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on 24 November 2009
I'm sorry, but I think Seamus Heaney's translation is vastly inferior to this one. For Michael Alexander, a sword bites flesh; for Heaney a sword cuts flesh. For Heaney (when the dragon is rising in fury like the Kraken from the depths) there's "a rumble underground". It sounds to me as though Heaney's house is probably built above the Northern Line.
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on 2 March 2014
There are plenty of reviews of Michael Alexander's 1973 translation of Beowolf, so I will limit this to my usual rantings about sloppy Kindle formatting.

Again, we have a terribly formatted Kindle book from Penguin - a mainstream publisher - who, quite frankly, should know better. I now have a number of Penguin books on my Kindle; very very few of them have satisfactory formatting that replicates the print edition, which makes the issues even more infuriating. When you take their excellent editions of the The Arabian Nights: Tales of 1,001 Nights: Volume 1 (Penguin Classics), it makes you wonder why the same level of care and attention hasn't been paid to all books published by Penguin.

I shall be keeping this book because this is the translation I want. But I've decided to write a direct email to Penguin about their formatting issues as the methods of providing feedback via Amazon seem to be futile; nothing has ever come of a feedback submission or live chat.

If you want to see how this epic poem should be formatted, check the "Look Inside" on the paperback version. Unfortunately, you can't get as far as the actual text of the poem on the Kindle sample.
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on 15 January 2015
I needed this for my Literature degree and it's good. A little wear and tear but I will blame that on the packaging and etc. The book provides plenty of space for me to write notes in which will be so handy in lectures. It has line numbers every 10 lines. Would of have preferred for it to be cheaper though. The epic poem is only 118 pages or less but I the rest makes up for the Introduction and the references and bibliography at the back of the book.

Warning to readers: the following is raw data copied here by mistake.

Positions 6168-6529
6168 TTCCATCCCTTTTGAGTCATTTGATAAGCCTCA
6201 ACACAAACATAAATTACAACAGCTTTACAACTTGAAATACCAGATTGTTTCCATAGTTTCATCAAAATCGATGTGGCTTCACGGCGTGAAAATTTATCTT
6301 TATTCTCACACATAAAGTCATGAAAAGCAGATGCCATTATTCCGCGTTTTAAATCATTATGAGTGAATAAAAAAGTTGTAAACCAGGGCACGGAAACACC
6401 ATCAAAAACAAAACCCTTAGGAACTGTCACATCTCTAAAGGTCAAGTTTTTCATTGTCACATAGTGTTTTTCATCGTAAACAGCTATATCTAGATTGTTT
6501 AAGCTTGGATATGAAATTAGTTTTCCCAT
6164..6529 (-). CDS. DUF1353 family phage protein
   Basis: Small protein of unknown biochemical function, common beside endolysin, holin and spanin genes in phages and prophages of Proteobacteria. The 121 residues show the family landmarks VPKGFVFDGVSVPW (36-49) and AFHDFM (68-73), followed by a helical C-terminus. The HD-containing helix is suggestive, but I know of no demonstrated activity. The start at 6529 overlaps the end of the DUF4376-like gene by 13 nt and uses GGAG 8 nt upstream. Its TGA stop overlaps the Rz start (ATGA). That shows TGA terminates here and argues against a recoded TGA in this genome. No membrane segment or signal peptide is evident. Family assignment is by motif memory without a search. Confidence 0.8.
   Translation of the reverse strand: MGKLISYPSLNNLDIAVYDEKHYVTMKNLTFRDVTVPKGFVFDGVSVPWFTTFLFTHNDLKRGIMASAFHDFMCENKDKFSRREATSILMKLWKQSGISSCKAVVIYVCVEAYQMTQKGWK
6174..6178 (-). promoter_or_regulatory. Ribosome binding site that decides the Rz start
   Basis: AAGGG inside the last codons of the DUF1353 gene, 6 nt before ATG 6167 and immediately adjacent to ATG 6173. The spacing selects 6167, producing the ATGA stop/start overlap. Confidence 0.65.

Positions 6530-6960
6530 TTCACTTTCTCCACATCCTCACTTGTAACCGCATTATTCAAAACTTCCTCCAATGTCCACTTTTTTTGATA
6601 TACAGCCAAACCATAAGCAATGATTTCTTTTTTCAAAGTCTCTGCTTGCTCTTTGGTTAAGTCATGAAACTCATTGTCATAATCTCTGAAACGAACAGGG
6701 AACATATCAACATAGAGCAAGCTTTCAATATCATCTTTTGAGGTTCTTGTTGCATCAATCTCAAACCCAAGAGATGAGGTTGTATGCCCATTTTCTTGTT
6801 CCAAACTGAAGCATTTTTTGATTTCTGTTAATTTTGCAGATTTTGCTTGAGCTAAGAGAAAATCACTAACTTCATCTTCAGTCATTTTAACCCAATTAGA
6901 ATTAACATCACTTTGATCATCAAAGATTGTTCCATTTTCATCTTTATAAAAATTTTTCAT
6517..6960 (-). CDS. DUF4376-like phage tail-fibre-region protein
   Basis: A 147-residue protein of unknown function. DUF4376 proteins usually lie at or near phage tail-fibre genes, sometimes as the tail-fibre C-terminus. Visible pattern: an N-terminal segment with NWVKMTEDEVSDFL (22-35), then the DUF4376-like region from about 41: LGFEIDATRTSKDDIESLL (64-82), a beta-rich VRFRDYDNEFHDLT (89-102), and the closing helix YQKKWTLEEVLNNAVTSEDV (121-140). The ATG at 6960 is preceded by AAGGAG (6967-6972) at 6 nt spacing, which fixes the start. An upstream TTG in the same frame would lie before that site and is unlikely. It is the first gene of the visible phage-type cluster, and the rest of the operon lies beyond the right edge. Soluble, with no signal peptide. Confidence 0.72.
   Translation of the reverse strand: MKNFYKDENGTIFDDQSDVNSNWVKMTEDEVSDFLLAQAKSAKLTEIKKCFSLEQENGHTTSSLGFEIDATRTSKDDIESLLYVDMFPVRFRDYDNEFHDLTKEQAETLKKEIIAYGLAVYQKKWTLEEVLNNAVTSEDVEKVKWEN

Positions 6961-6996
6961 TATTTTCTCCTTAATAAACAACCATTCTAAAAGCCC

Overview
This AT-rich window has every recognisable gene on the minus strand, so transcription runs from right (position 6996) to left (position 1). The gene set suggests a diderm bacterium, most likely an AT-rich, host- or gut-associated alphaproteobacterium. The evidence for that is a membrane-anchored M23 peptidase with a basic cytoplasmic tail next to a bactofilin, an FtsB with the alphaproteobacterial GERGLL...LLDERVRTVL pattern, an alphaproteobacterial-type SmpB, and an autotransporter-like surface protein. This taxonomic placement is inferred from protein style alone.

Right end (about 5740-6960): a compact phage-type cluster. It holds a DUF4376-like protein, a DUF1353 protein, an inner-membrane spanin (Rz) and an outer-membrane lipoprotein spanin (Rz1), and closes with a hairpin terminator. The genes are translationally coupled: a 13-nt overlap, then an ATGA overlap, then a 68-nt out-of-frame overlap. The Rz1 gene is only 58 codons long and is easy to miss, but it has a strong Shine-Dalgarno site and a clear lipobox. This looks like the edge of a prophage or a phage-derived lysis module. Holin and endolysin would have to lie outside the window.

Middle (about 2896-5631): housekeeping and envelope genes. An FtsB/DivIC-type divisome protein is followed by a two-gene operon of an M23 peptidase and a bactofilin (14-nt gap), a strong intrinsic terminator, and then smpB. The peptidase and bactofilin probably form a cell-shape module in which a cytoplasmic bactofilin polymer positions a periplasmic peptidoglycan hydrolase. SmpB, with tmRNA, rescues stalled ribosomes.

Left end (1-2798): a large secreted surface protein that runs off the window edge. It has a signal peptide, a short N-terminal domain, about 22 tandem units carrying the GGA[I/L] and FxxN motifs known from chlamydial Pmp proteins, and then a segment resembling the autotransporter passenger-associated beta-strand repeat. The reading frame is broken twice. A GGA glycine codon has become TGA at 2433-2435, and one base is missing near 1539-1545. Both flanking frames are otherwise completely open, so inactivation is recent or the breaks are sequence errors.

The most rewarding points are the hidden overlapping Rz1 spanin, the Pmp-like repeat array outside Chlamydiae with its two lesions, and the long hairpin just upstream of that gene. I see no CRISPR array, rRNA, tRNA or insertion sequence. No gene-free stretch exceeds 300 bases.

Any 1st year Literature student should get this if this poem is on their modules!
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on 7 July 2011
Terrible formatting with non-standard text size, and the lines of the poem are indented in such a way to render it unreadable. The explanatory notes at the end of the book are not hyperlinked to the text; in fact, there are not even any footnote numbers in the text.

If you download the sample, you can only see the first half of the introduction, so there is no way you can tell how bad the text of the poem is.

This is the third Penguin book I have bought for my Kindle, and each one has the same problems. Why does Amazon allow Penguin to offer such shoddy products, and then allow them to charge something close to full print price for clearly inferior editions?
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on 10 June 2013
Beowulf is the iconic work of literature in Old English. The story of heroic Beowulf and his battles with the monster Grendel and also with Grendel's mother not to mention the dragon is rather awesome. Translation by Michael Alexander, first published on 1973 is very skillfully put together and admirable.
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on 13 January 2017
Essential. A great translation in a wonderful format. Get it, read it, and make it part of your own canon. Plus you'll look clever if it's on your shelf.